The new century saw a hardening of institutionalized racism and legal discrimination against citizens of African descent in the United States. Throughout this post Civil War period, racial stratification was informally and systemically enforced, in order to solidify the pre-existing social order. Although technically able to vote, poll taxes , pervasive acts of terror such as lynching in the United States (often perpetrated by groups such as the reborn Ku Klux Klan , founded in the Reconstruction South), and discriminatory laws such as grandfather clauses kept black Americans (and many poor whites ) disenfranchised particularly in the South. Furthermore, discrimination extended to state legislation that "allocated vastly unequal financial support" for black and white schools. In addition to this, county officials sometimes redistributed resources earmarked for blacks to white schools, further undermining educational opportunities.  In response to de jure racism, protest and lobbyist groups emerged, most notably, the NAACP (National Association for the Advancement of Colored People) in 1909.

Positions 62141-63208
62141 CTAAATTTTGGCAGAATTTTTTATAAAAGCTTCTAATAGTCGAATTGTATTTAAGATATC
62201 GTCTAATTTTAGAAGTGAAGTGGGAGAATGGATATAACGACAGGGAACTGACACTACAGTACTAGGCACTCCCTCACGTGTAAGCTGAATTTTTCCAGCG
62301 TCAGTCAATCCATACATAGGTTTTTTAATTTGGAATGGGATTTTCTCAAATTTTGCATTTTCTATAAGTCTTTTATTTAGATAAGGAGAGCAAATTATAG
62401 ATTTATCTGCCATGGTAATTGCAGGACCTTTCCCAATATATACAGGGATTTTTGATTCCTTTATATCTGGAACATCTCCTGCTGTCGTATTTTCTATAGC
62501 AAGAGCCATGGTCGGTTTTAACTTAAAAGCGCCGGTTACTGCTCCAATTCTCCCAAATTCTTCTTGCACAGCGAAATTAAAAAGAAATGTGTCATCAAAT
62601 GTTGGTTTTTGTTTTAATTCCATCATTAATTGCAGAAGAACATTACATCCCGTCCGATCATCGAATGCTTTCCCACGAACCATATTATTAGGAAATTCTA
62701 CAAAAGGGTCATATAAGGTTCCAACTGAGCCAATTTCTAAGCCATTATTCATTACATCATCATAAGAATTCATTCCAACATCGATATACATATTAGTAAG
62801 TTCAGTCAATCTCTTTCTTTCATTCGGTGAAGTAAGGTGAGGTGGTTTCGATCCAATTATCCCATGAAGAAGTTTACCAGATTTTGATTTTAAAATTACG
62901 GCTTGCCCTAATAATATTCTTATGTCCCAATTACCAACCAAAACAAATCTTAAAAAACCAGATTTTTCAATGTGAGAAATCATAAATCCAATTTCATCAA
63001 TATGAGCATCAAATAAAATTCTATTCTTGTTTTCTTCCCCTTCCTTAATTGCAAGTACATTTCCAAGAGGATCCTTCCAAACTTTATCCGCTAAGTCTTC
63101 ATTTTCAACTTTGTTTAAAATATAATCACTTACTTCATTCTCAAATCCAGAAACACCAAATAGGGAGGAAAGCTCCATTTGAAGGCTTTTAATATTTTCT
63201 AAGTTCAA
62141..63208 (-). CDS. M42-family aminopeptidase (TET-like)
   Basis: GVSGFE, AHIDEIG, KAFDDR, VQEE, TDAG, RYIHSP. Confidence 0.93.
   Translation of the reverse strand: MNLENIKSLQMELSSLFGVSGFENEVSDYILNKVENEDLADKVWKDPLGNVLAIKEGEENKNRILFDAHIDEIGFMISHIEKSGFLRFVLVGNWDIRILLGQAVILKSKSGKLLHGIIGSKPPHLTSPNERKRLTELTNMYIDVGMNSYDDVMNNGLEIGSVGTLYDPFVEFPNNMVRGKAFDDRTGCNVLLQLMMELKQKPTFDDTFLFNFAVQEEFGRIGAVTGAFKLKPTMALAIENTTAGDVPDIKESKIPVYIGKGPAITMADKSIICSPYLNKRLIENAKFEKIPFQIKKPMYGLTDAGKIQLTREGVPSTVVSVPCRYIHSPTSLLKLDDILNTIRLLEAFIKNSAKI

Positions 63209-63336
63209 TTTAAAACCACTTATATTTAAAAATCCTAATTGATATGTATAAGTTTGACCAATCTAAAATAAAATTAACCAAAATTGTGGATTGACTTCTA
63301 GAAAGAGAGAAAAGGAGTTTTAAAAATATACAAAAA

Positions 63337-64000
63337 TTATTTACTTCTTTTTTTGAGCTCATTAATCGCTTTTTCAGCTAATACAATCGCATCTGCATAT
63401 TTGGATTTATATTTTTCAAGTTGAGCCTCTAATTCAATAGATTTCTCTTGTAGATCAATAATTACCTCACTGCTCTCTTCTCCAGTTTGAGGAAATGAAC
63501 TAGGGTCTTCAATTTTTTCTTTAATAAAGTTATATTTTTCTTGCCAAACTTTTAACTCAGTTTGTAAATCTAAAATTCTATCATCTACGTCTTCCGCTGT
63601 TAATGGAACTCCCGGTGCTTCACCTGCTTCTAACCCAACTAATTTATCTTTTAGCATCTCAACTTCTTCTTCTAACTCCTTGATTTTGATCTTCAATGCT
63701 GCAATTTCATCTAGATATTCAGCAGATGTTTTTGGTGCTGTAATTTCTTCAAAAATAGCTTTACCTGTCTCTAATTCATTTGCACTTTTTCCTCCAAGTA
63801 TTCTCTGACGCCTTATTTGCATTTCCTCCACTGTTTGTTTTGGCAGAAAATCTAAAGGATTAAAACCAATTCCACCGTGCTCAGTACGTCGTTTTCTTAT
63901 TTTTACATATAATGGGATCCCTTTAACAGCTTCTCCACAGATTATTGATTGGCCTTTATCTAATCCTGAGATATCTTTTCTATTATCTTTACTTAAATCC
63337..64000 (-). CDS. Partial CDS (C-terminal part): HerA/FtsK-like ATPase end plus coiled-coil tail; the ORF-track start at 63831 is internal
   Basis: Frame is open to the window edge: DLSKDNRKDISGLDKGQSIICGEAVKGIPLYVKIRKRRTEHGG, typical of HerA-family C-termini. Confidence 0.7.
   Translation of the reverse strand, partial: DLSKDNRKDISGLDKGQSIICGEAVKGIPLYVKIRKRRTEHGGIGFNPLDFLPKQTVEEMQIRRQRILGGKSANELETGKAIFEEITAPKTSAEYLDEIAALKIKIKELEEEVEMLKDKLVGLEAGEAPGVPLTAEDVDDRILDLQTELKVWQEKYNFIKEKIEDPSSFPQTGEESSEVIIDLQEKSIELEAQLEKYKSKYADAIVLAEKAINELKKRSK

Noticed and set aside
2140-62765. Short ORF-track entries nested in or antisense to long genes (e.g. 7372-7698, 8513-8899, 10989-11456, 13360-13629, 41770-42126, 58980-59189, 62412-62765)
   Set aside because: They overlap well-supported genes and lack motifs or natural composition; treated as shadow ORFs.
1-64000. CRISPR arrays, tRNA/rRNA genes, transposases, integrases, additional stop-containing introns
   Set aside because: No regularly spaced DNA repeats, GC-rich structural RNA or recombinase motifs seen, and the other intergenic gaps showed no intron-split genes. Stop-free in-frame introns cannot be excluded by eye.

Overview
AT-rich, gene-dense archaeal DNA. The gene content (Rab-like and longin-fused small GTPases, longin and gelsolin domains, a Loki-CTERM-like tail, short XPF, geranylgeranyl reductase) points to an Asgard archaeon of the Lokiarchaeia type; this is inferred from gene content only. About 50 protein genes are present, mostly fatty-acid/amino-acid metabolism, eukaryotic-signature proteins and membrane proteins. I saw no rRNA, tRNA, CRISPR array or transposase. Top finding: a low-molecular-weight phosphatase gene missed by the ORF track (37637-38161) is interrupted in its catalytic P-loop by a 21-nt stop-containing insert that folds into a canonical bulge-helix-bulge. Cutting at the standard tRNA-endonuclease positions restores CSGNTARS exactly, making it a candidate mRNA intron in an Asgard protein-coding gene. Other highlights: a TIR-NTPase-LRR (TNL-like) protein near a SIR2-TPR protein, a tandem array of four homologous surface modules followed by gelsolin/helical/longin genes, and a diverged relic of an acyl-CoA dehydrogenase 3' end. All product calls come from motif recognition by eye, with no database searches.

In sum, Katrina provides an unprecedented opportunity to communicate that “racism” is not just a matter of the psychology of hatred but is instead also a matter of the racial structure of political and economic inclusion and exclusion. This is one lesson from Katrina that social science should help communicate. Moreover, we should not blinker ourselves: this message is one that is deeply opposed by powerful political forces in the United States today. Those who deny the social nature of racism (whether substantively or methodologically) may not be bigots, but they are undoubtedly abettors of racism in the social sense of the word.